All have a role to play | Page 2 | Sunday Observer
Ensuring Road Safety

All have a role to play

4 December, 2022

Just a couple of weeks ago, a 14-year-old girl and her father were killed instantly when they were mowed down by a drunk driver in a pickup, within sight of their home. This is just one fatal road accident among the many that occur in Sri Lanka with alarming frequency.

Sri Lanka’s roads are among the deadliest in the world – with around 3,000 deaths every year or roughly six every day. Around 8,000 are injured per year, some of them seriously. Around 38,000 vehicle crashes occur in Sri Lanka every year, not counting those not reported to Police after drivers mutually exchange insurance details. The estimated annual road crash deaths per capita in Sri Lanka is the highest among its immediate neighbour in South Asia and five times that of the best performing countries. Over two-thirds of road crash victims are productive, working age adults between 15-64 years.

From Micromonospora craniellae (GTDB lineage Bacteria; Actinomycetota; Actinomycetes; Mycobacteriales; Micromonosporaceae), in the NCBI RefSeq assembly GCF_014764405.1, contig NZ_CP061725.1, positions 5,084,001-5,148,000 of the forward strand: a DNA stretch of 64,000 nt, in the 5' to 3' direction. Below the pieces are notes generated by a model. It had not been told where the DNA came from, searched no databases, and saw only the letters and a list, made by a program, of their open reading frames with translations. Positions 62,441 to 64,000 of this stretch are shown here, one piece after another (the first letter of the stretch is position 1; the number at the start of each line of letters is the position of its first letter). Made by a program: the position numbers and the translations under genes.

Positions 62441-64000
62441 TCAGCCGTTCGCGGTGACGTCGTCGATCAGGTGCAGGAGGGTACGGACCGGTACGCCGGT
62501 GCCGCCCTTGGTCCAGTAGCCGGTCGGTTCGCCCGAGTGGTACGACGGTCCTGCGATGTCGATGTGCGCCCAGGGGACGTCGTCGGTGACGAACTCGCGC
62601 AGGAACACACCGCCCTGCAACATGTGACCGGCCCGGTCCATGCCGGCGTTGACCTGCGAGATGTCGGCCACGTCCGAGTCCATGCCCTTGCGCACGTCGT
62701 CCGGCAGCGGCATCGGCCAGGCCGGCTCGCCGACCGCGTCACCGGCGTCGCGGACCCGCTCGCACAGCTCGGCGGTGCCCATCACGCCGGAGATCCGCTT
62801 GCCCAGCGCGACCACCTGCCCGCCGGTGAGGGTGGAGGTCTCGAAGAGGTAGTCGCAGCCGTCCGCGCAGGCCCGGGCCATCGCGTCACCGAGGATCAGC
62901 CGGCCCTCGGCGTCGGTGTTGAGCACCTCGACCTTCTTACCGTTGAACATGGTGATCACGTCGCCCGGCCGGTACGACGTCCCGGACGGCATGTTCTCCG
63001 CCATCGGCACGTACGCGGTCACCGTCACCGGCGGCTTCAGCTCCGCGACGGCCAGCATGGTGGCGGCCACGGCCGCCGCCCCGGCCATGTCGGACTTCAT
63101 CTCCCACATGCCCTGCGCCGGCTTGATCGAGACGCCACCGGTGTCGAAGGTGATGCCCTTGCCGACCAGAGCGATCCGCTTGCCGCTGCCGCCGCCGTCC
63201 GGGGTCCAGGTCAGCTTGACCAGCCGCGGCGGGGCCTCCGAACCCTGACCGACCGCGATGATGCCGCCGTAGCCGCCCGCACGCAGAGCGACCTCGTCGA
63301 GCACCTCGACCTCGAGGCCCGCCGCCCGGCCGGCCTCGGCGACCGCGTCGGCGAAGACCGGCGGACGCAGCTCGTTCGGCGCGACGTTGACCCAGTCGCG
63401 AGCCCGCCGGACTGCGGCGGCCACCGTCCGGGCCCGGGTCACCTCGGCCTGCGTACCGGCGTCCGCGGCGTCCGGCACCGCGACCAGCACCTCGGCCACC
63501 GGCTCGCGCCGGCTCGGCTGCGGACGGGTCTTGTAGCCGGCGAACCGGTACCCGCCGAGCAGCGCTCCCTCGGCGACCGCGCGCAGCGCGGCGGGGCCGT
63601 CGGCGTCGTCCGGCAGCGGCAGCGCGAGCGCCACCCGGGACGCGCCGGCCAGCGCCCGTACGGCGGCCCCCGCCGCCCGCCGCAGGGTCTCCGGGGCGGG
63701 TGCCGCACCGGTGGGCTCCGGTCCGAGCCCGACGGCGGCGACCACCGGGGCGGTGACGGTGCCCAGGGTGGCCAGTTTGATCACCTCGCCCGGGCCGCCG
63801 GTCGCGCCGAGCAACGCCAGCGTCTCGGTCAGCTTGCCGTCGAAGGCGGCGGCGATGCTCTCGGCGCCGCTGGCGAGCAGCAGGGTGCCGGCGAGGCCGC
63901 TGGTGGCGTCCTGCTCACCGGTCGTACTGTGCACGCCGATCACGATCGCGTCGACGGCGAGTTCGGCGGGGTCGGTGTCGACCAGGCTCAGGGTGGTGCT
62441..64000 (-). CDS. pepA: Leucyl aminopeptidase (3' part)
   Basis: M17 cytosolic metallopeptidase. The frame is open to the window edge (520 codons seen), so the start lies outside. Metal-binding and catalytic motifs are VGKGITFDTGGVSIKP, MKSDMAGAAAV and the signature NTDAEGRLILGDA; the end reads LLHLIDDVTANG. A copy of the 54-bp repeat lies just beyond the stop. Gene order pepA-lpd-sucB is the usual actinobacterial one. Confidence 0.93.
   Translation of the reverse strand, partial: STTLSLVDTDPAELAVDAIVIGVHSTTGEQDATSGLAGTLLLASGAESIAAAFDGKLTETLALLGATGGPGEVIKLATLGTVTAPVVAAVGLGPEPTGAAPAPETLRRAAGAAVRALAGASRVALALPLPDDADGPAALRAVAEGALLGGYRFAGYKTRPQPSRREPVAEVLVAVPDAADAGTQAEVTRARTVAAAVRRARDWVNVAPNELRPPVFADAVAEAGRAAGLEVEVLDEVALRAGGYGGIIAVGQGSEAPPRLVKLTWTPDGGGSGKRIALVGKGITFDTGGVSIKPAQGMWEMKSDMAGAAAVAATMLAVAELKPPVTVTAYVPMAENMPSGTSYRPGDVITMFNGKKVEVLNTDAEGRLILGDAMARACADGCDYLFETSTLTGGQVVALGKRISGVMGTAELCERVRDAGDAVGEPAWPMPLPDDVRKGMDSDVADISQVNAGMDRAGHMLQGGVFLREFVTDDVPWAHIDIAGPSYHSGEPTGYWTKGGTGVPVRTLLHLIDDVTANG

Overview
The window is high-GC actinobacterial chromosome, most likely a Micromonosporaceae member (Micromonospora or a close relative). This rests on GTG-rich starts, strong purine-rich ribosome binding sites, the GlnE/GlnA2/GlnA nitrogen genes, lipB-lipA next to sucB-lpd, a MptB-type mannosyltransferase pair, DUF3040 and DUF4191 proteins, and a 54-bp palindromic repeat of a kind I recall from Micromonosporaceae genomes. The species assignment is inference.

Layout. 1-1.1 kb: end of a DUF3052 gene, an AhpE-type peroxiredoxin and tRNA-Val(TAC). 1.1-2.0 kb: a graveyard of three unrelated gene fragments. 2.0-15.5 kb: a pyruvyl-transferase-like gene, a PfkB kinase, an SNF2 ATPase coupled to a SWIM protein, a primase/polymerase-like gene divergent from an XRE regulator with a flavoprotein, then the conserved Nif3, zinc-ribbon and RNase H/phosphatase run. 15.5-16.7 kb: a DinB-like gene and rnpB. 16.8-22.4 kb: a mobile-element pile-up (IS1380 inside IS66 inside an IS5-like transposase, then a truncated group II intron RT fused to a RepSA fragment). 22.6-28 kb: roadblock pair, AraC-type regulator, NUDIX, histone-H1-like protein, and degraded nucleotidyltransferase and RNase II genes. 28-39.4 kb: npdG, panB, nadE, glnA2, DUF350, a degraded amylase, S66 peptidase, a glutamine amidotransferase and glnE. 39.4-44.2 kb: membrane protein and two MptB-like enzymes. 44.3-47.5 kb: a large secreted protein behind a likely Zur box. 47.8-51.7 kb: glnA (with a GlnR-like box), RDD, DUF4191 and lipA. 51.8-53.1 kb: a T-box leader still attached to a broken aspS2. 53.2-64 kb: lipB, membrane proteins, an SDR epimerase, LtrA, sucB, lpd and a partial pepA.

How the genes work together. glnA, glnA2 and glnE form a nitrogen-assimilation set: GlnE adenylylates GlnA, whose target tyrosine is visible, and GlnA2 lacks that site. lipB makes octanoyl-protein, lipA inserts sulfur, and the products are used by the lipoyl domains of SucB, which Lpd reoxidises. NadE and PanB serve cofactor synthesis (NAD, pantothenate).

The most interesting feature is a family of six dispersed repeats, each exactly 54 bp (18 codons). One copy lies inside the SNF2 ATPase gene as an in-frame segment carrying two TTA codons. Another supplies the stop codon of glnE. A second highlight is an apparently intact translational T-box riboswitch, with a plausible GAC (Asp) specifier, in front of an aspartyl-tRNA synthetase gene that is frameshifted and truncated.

Huge burden

One glaring fact that is often ignored in these accident statistics is the massive health cost of accidents, as the State has to spend a colossal amount to treat those injured in accidents. This can be a huge burden to developing countries with free healthcare systems, such as Sri Lanka. In fact, the World Bank has estimated that accidents and related costs (such as health costs, loss of youth etc) could cost as much as 5 percent of the Gross Domestic Product (GDP) annually for countries such as Sri Lanka in the long term. The World Bank has estimated that Sri Lanka might need an investment of over US$ 2 billion over the next few years to combat the road safety crisis.

In fact, a bigger investment has to be made for the first responders – the Ambulance service, fire brigade and the accident services of both State and private hospitals. In an accident with survivors, the first hour is often called the Golden Hour, because there is still a chance of saving their lives with proper and swift medical care within this period. The 1990 Suwa Seriya service must be upgraded with more fully-equipped ambulances and better trained crew members. Rural hospitals too should be provided with state-of-the-art ambulances to transport seriously injured persons to the nearest big hospitals where life saving blood transfusions and surgery can be performed.